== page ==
Q&A with the City Counsel’s office: Vaccine incentives

Alexis Blane
Counsel to the Mayor Team Headshots. 253 Broadway, Manhattan. Friday, November 13, 2020. Credit: Ed Reed/Mayoral Photography Office.

Why is the City offering vaccine incentives?

We know that the single most important thing we can do to protect New Yorkers from COVID-19 in get as many people as possible vaccinated.  In the early spring, we were focused on making sure the most vulnerable got their shots first.  But once supply increased, it was about generating rather than controlling demand.  The incentives are a way to reach people who might otherwise not make time to get vaccinated.  They go along with a host of other initiatives, like mobile vaccine sites and making vaccinations totally free of charge.

What are the incentives?

They include everything from ferry rides to Cyclones tickets. And as of July 28, anyone who receives their first dose can get a pre-paid debit card $100.  We also offered incentives to community-based organizations who could organize to bring people in for vaccines via the Referral Bonus Program.  Those organizations know their communities well and so we wanted to enlist them as partners in reaching people who were hesitant or needed logistical assistance.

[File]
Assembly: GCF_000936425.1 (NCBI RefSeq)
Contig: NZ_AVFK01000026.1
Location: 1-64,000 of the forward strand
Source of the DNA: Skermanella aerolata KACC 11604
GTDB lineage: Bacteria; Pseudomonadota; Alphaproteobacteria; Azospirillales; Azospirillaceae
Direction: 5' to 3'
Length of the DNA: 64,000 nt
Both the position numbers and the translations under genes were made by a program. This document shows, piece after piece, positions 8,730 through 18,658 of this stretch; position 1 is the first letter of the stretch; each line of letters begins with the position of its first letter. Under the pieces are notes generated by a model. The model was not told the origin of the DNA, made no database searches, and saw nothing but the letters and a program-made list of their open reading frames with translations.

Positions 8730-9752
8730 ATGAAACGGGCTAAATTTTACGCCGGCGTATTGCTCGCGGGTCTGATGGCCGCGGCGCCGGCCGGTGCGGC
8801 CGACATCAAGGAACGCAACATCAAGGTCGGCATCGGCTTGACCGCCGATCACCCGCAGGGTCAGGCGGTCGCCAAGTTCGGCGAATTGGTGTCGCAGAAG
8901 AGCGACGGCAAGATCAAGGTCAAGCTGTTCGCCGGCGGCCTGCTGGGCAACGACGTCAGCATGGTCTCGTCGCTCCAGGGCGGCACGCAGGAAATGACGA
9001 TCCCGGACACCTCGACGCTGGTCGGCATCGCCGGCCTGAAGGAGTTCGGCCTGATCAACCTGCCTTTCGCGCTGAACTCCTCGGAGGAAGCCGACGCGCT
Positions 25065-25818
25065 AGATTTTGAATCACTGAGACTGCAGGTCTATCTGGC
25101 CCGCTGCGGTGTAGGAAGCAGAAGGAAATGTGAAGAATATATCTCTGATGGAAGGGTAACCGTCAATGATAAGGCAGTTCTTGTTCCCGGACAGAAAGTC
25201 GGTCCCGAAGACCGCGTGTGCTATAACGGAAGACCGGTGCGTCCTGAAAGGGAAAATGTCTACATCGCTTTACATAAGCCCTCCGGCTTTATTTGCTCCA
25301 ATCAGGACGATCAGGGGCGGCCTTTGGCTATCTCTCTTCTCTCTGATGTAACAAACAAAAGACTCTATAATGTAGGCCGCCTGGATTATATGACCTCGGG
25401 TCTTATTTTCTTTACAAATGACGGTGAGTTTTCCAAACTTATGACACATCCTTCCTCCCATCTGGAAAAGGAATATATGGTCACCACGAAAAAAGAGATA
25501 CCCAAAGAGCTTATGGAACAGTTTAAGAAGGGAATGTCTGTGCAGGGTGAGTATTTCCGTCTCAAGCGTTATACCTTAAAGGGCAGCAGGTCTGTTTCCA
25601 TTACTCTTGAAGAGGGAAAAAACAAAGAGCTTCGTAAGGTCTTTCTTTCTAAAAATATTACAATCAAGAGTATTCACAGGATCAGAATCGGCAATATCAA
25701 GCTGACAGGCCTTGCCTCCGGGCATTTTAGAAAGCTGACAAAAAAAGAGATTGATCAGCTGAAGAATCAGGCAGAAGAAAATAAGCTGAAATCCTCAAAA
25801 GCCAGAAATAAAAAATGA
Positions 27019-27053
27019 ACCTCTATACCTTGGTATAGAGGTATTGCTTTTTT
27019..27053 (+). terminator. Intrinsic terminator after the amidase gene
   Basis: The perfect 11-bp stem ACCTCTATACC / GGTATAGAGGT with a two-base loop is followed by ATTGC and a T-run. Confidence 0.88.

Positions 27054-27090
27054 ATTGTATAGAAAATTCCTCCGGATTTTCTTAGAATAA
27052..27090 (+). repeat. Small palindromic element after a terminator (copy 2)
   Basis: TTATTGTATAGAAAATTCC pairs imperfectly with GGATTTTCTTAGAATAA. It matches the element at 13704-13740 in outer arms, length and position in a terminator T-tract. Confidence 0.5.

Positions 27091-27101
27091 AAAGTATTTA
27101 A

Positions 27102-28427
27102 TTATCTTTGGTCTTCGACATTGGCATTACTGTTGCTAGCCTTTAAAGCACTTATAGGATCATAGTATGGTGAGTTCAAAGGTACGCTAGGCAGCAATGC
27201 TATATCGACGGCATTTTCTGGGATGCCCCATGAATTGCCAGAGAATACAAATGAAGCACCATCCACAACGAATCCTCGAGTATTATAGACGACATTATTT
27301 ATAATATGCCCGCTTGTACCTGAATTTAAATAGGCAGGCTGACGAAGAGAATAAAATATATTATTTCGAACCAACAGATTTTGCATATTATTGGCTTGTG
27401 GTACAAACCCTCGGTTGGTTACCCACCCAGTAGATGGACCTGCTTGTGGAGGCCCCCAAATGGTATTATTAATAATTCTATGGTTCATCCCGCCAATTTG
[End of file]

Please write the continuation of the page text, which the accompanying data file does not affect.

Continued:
Is it working?

We think so, and the Biden administration does, too.  They recently urged more states and cities to adopt the $100 gift card incentive that NYC has.  That, combined with recently announced mandates, has increased our vaccination rates by almost 40% in the last weeks.  More than 70% of adults in New York City have now received at least one dose of a COVID-19 vaccine.  That’s more than 10 million doses administered.  But there is still a ways to go, especially with the Delta variant.

Where does this end?

Hopefully with a vaccination rate that approaches 100%.  Vaccination is critical to ensuring public safety in the face of the highly contagious Delta variant.  The recent announcements of mandates for City employees to be vaccinated or regularly tested, as well as new vaccine requirements to dine indoors or attend performances, demonstrate how seriously we are taking the risk.  We know vaccines are the most effective way to reduce it. And vaccine incentives are the other side of that coin: a way to help people make a decision that protects not only them but also their friends, family, and colleagues.

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